CPR 85 claims on controlled goods and executed goods

Any claim must be made within 7 days of removal of goods, with a claim to exempt goods given in writing to the enforcement agent, the following information must be provided: name, address, list of goods they are claiming ownership of along with any relevant supporting evidence.

Who owns the goods?

Third-party claims to goods should be carefully considered by enforcement agents and their associates. All reasonable enquires should be undertaken prior to the procedures outlined to confirm ownership of the goods in question as costs may be incurred.  Matters should where possible be settled informally.

Disputed claim

However, if this is not possible, there is a procedure in place for a disputed claim to goods. It should be noted that any liability will only be passed to the enforcement agent or their related parties if they were aware at the time of sale that there was a third-party claim, or that the goods were not either partly fully owned by the debtor.

If goods seized are jointly owned by the debtor and a third-party, the enforcement officer is entitled to take control of the goods and then seek direction from the court as to the division of the proceeds of sale.

If there is a third-party claim to goods, that the items to be taken belong to someone other than the debtor there is a is a procedure to resolve any dispute.

This procedure involves the enforcement officer, the third-party laying claim to the goods, and the creditor setting out their claims so that the court can decide who owns the items. If any claim put forward is disputed the court will then receive written evidence to back up the claims put forward and decide if it is to order a sale of the goods, or dismiss the claim.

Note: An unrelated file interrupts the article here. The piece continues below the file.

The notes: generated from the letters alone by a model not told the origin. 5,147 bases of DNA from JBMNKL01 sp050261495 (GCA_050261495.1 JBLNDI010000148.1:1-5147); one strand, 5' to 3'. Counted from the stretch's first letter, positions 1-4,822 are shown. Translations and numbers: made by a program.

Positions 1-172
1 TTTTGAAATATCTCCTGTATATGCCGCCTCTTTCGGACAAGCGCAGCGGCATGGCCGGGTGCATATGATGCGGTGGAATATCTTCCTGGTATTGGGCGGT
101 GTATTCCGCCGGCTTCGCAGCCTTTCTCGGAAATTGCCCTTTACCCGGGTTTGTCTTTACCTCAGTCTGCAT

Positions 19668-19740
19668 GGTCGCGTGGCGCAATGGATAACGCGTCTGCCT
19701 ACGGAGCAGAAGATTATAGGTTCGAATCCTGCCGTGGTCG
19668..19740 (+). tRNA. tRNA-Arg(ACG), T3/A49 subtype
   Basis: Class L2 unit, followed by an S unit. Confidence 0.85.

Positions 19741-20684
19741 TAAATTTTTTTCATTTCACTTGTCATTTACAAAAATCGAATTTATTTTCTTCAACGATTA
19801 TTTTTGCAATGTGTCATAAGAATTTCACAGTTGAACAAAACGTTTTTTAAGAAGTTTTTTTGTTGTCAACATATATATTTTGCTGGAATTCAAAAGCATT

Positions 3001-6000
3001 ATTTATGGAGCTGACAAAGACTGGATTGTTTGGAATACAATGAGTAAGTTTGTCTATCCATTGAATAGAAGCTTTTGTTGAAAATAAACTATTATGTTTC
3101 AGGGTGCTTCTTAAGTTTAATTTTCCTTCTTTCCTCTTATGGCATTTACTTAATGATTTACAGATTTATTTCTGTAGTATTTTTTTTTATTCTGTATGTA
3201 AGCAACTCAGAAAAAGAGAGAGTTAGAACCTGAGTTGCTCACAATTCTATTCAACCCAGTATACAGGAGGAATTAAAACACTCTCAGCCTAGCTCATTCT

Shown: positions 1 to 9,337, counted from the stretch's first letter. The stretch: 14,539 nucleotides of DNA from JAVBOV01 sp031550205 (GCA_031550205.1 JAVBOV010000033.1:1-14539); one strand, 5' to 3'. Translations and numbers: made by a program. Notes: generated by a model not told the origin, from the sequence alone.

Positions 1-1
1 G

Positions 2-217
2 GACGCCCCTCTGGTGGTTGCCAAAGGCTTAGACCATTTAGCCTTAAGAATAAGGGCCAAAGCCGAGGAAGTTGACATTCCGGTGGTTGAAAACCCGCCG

What if the claim is upheld?

If the third- party claim is to be upheld, the enforcement agent must not sell or dispose of any items unless specifically asked by the court to do so. The third party will then be instructed by the court to make a payment that is usually equal to the value of the goods disputed, this sum will be determined by the court. If the third-party claimant fails to make this payment then the court may then direct the sale of the goods. If the value of the goods is disputed at any point then an independent valuation will take place. 

Can the goods be sold?

At any point the court may instruct the goods to be sold, and the proceeds retained by the court until a decision on ownership is made.

Obviously, the process is onerous and time consuming for all involved so such a process would usually only be considered if the items under dispute are of a high value.

Our enforcement officers will always do their utmost to ensure any third party claims are settled if they are aware prior to sale or that any joint ownership of an item or items is established and fully disclosed to the court.

David Asker

David is an authorised High Court Enforcement Officer and our Director of Corporate Governance